Vala gryvī ipradas

(A/the) man eats (a/the) bear (High Valyrian doesn't use articles, so we have to guess which one was meant when translating it)

“Vala” is in the nominative, which means the word is marked as the subject of the sentence. This is also the form of the word you would look for if you were looking for it in the dictionary.

Let's use the same words, but change the meaning.

Gryves vale ipradas

(A/the) bear eats (a/the) man

Here we can see how the endings of the words change as we change the case. Enter, the accusative, or the object case. We take off the -a from the end of vala, and add -e to form the accusative.

The accusative marks the object of the sentence. Since the accusative is marked, we could conceivably put the object at any point in the sentence, since we can tell from the ending what function it serves in the sentence. Changing the position in the sentence would only alter the emphasis.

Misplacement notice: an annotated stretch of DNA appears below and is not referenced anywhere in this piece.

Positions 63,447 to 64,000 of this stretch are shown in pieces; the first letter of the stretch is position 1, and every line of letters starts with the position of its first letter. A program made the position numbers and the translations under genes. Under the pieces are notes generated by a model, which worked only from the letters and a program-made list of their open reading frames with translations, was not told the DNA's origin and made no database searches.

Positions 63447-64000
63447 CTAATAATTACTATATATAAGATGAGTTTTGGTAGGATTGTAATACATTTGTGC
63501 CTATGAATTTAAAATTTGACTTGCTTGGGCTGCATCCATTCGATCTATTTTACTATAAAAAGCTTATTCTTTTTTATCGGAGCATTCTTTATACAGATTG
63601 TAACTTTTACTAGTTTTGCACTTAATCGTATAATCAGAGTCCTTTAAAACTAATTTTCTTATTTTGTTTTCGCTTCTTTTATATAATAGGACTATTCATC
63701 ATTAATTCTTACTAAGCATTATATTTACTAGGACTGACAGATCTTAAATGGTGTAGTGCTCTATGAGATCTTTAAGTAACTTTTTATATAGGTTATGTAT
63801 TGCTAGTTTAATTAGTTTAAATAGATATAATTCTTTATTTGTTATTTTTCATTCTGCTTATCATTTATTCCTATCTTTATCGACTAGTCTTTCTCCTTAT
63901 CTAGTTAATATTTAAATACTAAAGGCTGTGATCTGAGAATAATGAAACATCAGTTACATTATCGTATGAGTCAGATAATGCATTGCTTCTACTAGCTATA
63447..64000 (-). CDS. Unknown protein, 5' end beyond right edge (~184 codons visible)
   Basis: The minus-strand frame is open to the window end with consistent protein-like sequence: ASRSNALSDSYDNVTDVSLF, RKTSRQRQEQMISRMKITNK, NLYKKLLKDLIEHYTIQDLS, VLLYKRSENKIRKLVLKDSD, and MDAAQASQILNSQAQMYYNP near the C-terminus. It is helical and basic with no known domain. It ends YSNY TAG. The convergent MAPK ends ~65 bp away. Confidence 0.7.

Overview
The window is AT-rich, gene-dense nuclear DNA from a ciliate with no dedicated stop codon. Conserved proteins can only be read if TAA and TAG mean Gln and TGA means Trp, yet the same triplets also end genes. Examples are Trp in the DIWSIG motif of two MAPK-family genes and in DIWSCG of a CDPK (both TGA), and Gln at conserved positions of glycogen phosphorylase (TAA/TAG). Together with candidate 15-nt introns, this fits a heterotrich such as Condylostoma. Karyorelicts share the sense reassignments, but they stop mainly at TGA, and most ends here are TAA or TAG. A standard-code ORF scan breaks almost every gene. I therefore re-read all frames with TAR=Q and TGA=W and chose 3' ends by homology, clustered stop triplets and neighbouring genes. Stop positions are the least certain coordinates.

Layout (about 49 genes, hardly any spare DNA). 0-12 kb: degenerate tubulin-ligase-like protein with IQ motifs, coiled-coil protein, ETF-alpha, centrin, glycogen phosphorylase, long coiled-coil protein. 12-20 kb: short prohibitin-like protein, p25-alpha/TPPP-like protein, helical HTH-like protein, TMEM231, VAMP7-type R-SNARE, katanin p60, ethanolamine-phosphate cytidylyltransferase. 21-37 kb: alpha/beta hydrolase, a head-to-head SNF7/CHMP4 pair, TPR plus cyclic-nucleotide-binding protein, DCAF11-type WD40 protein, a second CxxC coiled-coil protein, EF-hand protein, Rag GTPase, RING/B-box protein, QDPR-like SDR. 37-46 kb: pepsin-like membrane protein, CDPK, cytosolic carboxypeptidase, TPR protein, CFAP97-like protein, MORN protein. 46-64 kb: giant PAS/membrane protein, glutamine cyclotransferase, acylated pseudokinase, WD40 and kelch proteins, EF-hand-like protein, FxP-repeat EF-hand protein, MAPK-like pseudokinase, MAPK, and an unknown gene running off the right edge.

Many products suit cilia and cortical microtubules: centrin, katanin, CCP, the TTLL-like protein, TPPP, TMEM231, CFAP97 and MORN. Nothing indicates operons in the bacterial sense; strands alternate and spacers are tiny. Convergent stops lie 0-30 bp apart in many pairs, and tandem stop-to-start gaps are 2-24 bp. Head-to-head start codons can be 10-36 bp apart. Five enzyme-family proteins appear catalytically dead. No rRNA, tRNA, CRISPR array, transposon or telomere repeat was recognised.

Vale gryves ipradas

It is the man that the bear is eating

To change the emphasis in English requires a bit more words, since English does not mark subjects or objects, so we have to change the phrasing in English to get the same effect.

The next case to discuss is the genitive. The genitive, or the possesive case, marks nouns as belonging to, or relating to something else.

Valo luo vaoresan

I prefer one which is a man's

luo – who, which, that

vaoresagon – to prefer (this is the infinitive form, by the way, the form you would need to look up a verb in the dictionary)

We have taken the word “vala”, taken off the -a at the end, and added -o to it. The word lua has to match (or agree if we were using proper linguistic terms) to the word it was used with. Since vala is in the genitive, lua takes a genitive ending.

The next case we will discuss is called the dative, or the indirect object case. It is used to mark the indirect object (something that receives or has something done to it by the direct object).

Gerpe valot tepan

I give the fruit to the man

Direct translation

Fruit (accusative) man (dative) I give